Take out the battery and the Hummer EV weighs 6,140 pounds. Using the chassis guidance above, we can estimate its associated raw materials, motors, and body result in 31 metric tons of CO2. Its 212.7-kWh battery is good for another 19.6 metric tons. Not counting end-of-life recycling (a relatively small piece of the puzzle anyway), it’s likely producing one Hummer EV releases 50.6 metric tons of CO2. That’s nearly twice that of the Polestar, and more than triple the 15.2 metric tons of CO2 emissions Americans averaged in 2018 according to the World Bank.

Applying the Data, or: You Can’t Fight Physics

Of course, a Hummer EV is supposed to mark an improvement over a similar fossil-fueled truck, such as the Ram TRX, with which it shares its overkill attitude and emphasis on acceleration and off-road performance. The Ram’s horrible gas mileage (about 12 mpg combined) is a good match for the Hummer’s resource-intensity and inefficiency, too. Using that Polestar-Volvo data, we can estimate a TRX’s production to be associated with 26.5 metric tons of CO2, while FuelEconomy.gov rates it at 889 grams of CO2 (and upstream greenhouse gas emissions) per mile driven. Based on the U.S. energy production average 386 g CO2/kWh, the Hummer EV’s 1.6 miles per kWh means it’s responsible for 241 grams of CO2/mi, or just over a quarter of what the TRX emits.

It takes just under 37,200 miles to achieve parity with a TRX, at 59.6 metric tons of CO2 emitted over the total life cycle, and finally, it’s all gravy for GM from there.

The graph at the top compare life-cycle CO2 and GHG emissions in kilograms on the y axis and miles driven on the x axis. Both trucks start well above zero, because manufacturing is energy-intensive and thus generates a significant environmental impact. Though the Hummer EV has a big head start on emissions, the Ram’s steeper ascent as it burns gas means it catches up to the Hummer at 37,191 miles. Improving on a TRX’s environmental impact isn’t exactly something to brag about, though, and it’s hard to call an accomplishment when the Rivian R1T breaks even with the TRX sooner, just before the 17,000-mile mark with 41.6 metric tons of CO2 on the board. Unwind this same math elsewhere and it shows the Ford F-150 Lightning doesn’t turn the table on the hybrid F-150 Powerboost until around the 61,000-mile mark, at 46.5 metric tons of CO2. On one hand, it demonstrates electric trucks inevitably do become the greener option compared to ICE trucks over time. On the other, what happens to the calculation if the Lightning needs a new resource-intensive battery at 150,000 miles and the gas version keeps running just fine?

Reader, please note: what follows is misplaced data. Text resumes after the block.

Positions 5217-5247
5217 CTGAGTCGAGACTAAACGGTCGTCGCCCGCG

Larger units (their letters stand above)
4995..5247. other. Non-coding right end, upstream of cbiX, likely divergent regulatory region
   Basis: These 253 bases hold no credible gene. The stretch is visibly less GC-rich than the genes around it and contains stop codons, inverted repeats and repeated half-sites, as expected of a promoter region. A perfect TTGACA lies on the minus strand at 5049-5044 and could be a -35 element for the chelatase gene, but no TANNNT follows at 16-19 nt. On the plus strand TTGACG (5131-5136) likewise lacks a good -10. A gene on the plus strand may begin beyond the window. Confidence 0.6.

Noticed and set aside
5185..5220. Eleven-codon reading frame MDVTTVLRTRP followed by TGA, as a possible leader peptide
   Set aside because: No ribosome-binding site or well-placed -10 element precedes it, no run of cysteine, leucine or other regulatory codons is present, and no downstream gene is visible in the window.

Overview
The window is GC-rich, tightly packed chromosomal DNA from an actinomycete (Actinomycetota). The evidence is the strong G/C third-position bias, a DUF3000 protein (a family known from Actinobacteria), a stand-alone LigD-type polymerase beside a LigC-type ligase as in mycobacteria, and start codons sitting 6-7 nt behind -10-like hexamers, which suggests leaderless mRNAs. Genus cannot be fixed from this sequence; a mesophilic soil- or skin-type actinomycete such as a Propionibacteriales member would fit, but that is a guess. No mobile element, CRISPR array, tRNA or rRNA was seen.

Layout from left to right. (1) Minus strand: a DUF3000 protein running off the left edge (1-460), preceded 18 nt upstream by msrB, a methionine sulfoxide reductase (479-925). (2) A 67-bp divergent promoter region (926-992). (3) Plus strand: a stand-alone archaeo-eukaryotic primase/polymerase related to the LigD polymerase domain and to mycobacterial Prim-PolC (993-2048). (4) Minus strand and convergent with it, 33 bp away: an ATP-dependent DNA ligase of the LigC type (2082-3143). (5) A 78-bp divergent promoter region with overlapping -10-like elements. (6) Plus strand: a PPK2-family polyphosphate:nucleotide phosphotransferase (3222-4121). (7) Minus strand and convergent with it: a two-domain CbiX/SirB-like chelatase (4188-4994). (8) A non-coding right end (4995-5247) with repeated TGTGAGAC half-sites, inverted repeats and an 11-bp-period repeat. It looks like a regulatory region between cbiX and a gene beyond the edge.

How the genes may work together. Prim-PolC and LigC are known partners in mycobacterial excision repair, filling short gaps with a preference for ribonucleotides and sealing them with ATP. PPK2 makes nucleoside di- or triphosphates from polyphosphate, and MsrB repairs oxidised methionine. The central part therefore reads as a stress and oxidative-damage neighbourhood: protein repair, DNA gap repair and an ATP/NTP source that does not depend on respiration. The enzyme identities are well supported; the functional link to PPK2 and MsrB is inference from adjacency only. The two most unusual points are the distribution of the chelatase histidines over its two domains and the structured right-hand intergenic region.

An electric truck is still a truck, and its shape makes it permanently less efficient than an electric car. But the graph below takes it one step further and throws in the lifecycle emissions for some gas-powered economy cars for good measure. And lo: those too pollute less than electric trucks.